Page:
In a blog from April I laid out that “Engagement Matters” throughout an organization for long-term success as well as short-term fulfillment. Gallup continues to do research on employee engagement as they seek to understand the combination of personal enjoyment in work as well as business success overall, and they stated earlier this year:
“Though companies and leaders worldwide recognize the advantages of engaging employees — and many have instituted surveys to measure engagement — employee engagement has barely budged in well over a decade.”
Unfortunately, the research on schools in regards to faculty and student engagement is not all that different than the general business climate as a whole. In short, we know that educators are dissatisfied with their jobs, arguably underpaid in comparison to other professionals with similar credentials, and fewer young Americans consider education as a viable professional choice.
In future blogs, I will delve into increasing engagement throughout an organization, but I become impatient with the notion that students, parents, or the ambiguous culture should be blamed for this lack of engagement. Likewise, I spend too much time talking with school boards and leaders who want to blame their teachers when there tends to be a host of issues at the upper-level of an organization that need to be dealt with in order to maximize the engagement of an entire faculty.
Leadership Matters: Some Thoughts for School Boards
I have never met a school board member yet who doesn’t want their school to be a success, and every school board I’ve ever met wants the best leader available. However, few school boards truly understand what they are asking for when they seek a dynamic leader to build, develop, and foster a great school. So, here are a few thoughts based upon what I’ve told other school boards:
According to recent research 70% of principals have been at their school for less than 5 years and 50% will leave within three years. Chaotic turnover in an organization destroys not only the consistent work in a school, but it also destroys the strategic plans of a school. Spend some time at any quality organization and there is stability in leadership whether that be in schools, sports, business, ministry, or any industry. A lesson in contrast to school leadership chaos might be HBR’s research on the top 100 CEOs who average 15 years in leadership.
Develop Leadership Inside the Organization:
The same HBR research I quoted above states that 86 of the top 100 CEOs came to their positions through a traditional career ladder through the organization. This is unheard of in schools as we sign costly contracts with search firms, create unrealistic expectations for the next leader in a “Leader Profile”, and set-up our organization for natural deceit as we prepare for a rare combination of a private yet public courting process. If stability matters and if there is leadership within an organization commit to it and develop it with all of your resources.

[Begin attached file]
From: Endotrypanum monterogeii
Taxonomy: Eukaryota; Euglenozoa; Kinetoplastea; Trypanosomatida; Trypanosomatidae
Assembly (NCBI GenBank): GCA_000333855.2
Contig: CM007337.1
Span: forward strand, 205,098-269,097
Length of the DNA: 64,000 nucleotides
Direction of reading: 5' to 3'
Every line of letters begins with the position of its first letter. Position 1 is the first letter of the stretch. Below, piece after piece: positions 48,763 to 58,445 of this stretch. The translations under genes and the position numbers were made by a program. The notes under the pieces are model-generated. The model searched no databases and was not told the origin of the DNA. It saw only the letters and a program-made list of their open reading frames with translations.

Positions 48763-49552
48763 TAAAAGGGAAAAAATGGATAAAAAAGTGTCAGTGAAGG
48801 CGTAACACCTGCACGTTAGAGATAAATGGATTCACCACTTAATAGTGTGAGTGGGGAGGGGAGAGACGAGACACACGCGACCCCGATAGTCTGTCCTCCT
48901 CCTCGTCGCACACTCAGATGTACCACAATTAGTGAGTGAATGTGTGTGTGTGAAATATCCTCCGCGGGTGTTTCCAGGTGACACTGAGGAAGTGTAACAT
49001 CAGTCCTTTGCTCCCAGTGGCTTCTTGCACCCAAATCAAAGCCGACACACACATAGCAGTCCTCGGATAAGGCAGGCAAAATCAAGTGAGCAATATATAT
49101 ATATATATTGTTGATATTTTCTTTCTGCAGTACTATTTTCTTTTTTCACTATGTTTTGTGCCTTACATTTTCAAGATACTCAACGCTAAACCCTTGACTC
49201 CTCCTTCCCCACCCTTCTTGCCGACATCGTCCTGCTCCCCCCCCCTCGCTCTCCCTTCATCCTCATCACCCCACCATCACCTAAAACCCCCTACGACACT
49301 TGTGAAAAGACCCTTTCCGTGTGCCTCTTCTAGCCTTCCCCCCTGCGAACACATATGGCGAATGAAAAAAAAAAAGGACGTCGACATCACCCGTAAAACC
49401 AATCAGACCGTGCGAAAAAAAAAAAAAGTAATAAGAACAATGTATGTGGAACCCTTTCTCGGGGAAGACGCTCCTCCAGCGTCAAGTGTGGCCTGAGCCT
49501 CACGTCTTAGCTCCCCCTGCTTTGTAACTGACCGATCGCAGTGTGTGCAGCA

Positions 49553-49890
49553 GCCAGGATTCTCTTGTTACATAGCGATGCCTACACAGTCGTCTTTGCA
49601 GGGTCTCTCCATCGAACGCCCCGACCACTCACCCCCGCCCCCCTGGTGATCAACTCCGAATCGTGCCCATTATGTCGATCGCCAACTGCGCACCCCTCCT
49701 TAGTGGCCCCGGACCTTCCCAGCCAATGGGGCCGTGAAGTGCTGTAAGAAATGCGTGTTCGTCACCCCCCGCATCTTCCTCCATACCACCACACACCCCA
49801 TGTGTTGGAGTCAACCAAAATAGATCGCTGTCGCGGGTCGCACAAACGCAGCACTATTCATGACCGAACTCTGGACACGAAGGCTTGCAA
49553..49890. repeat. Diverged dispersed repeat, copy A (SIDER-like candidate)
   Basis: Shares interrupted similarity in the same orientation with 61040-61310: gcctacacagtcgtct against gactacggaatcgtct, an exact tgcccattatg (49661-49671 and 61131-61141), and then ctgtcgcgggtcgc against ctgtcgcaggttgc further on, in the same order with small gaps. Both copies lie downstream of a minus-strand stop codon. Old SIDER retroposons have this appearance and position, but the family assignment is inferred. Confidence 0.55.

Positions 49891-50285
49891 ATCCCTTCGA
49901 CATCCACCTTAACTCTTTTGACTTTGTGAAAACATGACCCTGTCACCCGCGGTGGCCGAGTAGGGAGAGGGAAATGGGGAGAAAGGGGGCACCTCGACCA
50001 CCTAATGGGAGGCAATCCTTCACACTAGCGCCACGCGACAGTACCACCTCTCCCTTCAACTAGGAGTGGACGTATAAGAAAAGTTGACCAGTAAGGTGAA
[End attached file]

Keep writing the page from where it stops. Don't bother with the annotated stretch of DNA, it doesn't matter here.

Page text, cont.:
Good Leaders are Expensive:
This is a pretty simple proposition, but I find that in education only a few school boards understand this general market concept. Good leaders cost a significant financial investment, but pay for themselves many times over. In contrast, leadership chaos usually costs an organization significant resources like students, financial support, high achieving employees, and general quality that would go to creating the engaging organization that a school’s mission says it strives to be.
Superbosses are Rare, Stop Chasing after them:
In his book, Superbosses: How Exceptional Leaders Master the Flow of Talent, Sydney Finkelstein shows that the great leaders who duplicate leadership within an industry are quite rare. I don’t suggest looking for these leaders, but if you have one you should support their work and development rather than placing limits on their work and style. Just imagine if the Cleveland Browns would have remained patient with Bill Belichick’s new way of building a football team like the San Francisco 49ers had done with Bill Walsh twenty years earlier. It is surprising how the “superbosses” in Finkelstein’s research were synonymous with a single organization or company.
School Leadership has changed:
I recently had the opportunity to golf with two friends who are accomplished school leaders, and our conversation on the course revolved around financial audits, state and federal employment legalities, county building codes and regulations, local demographic changes, and other non-education related issues. School leadership has changed so dramatically in the past fifteen years, but most school boards want their leaders to be both the organizational and instructional leader. I contend that this is nearly impossible in its traditional sense. I do believe that the school leader should set the educational vision and strategy, but the leader must have the freedom and ability to build a team (Managers Matter is the next blog) that will effectively create an internal environment of engagement.
Leadership Matters: Conclusion
We all want to develop and foster schools that are teeming with engaged teachers and students, so find a leader, commit to long-term hard work, and make the short-term work fun!
Erik Ellefsen has served in education for 21 years as a teacher, coach, consultant, Grievance Chairman for the American Federation of Teachers, Dean of Academics at Boston Trinity Academy, and as Principal at Chicago Christian High School. He currently serves as an Academic and College Counselor at Valley Christian High School (San Jose, CA), a Senior Fellow for CACE, a Senior Fellow for Cardus, podcaster for Digical Education, and as Vice President of CCEI. Erik regularly organizes Christian school leadership seminars and speaks on issues pertaining to academic program, student leadership, and organizational development. He can be reached via email at firstname.lastname@example.org.